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Article
July 11, 1977

Infection and Total Joint Replacement

JAMA. 1977;238(2):129. doi:10.1001/jama.1977.03280020033015

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Abstract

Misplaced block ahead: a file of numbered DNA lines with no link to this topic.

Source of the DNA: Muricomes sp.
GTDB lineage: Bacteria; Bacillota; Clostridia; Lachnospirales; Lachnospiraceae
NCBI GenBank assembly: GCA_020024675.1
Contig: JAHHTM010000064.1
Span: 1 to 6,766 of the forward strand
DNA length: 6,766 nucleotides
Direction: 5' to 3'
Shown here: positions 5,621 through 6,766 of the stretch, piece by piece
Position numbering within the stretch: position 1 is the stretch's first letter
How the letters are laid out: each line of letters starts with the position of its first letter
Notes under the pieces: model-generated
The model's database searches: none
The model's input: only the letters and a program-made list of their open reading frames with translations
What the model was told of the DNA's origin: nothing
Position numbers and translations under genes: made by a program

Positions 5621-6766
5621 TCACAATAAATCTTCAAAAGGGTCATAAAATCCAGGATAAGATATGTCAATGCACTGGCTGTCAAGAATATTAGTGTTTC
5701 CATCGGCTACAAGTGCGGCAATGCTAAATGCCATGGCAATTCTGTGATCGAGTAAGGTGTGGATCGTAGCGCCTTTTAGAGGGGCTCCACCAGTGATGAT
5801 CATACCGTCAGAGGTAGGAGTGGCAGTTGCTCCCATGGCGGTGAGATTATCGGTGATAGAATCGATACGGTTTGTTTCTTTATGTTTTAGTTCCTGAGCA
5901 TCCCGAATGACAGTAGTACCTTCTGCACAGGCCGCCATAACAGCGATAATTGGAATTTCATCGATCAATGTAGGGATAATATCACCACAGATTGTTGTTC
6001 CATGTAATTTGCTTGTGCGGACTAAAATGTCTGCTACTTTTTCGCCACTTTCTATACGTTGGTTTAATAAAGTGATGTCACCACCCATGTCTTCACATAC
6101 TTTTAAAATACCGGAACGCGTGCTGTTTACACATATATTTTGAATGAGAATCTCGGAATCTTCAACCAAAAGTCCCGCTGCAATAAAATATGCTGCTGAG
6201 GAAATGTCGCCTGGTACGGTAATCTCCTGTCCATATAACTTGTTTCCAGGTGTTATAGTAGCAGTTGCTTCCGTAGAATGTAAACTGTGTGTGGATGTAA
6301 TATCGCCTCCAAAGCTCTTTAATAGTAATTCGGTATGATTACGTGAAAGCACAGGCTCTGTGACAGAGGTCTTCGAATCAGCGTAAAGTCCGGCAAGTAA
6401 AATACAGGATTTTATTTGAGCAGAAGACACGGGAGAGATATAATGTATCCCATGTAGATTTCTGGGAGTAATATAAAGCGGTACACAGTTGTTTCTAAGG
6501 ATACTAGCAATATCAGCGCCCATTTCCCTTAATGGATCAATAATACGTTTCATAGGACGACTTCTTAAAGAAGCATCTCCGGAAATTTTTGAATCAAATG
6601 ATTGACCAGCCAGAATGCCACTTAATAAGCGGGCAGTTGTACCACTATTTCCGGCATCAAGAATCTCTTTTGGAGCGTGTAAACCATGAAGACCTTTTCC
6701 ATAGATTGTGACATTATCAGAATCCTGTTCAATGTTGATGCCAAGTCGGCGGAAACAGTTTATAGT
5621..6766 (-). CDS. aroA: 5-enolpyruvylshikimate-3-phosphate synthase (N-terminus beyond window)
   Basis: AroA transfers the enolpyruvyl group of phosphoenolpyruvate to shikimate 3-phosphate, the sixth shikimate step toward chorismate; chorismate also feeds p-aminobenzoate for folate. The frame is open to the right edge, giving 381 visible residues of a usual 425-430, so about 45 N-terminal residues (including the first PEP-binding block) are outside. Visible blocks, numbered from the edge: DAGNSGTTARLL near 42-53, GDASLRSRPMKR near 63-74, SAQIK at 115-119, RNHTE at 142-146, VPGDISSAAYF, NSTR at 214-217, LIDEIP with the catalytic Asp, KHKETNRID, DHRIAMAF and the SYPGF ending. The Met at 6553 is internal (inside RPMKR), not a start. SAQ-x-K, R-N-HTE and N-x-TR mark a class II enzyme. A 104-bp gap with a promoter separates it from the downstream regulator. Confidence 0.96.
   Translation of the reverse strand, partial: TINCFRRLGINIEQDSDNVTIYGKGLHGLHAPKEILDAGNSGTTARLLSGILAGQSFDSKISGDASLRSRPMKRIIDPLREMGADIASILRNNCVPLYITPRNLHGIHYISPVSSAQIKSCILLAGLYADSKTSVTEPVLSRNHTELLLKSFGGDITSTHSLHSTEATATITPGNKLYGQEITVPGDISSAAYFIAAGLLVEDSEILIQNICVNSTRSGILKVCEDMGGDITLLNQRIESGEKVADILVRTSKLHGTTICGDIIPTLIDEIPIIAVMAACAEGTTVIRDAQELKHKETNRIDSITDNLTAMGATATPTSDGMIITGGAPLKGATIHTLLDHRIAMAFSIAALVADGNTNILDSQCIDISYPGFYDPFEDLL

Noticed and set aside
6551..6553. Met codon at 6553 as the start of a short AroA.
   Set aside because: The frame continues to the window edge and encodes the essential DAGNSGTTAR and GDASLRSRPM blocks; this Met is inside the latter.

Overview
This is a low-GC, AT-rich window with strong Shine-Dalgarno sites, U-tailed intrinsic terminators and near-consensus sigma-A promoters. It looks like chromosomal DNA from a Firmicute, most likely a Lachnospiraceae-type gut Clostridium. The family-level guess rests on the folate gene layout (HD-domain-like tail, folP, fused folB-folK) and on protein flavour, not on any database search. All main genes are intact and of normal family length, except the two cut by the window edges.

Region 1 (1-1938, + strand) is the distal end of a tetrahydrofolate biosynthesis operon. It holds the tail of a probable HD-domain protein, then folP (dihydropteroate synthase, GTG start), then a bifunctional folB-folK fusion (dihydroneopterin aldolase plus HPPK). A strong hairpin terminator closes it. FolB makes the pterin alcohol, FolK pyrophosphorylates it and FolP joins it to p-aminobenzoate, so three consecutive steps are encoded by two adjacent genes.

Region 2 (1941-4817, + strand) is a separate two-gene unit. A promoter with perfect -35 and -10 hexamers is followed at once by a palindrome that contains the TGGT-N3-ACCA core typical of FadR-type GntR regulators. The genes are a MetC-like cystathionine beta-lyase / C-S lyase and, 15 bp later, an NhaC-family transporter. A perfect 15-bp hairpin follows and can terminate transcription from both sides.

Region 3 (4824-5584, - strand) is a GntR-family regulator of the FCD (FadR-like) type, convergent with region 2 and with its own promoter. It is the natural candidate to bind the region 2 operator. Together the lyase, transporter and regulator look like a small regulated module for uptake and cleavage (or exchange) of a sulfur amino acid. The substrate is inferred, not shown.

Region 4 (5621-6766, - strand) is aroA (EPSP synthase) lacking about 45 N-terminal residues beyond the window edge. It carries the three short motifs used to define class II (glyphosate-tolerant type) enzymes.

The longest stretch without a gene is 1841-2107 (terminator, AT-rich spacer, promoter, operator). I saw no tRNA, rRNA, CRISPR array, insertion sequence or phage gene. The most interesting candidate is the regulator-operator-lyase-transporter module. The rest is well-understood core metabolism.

To the Editor.—  Total joint replacement, particularly of the hip, is rapidly becoming one of the more commonly performed orthopaedic surgical procedures. Deep infection, involving the prosthetic devices and their anchoring acrylic cement, is the greatest threat to the success of these operations.We have observed, from our own experience and the reports of others, that a small but substantial proportion of the late postoperative infections, that is, those becoming apparent several months to several years after surgery, can be attributed to hematogenous seeding of the prosthetic joint from distant primary sources of acute or chronic infection. Broadly speaking, two categories seem to be involved: substantial bacteremia from infections of lung, kidney, skin, and other foci of acute infection, and surgical or dental manipulations, such as abdominal surgery, genitourinary procedures, and periodontal and exodontal surgery.We are taking this means to suggest that all patients who have had total joint

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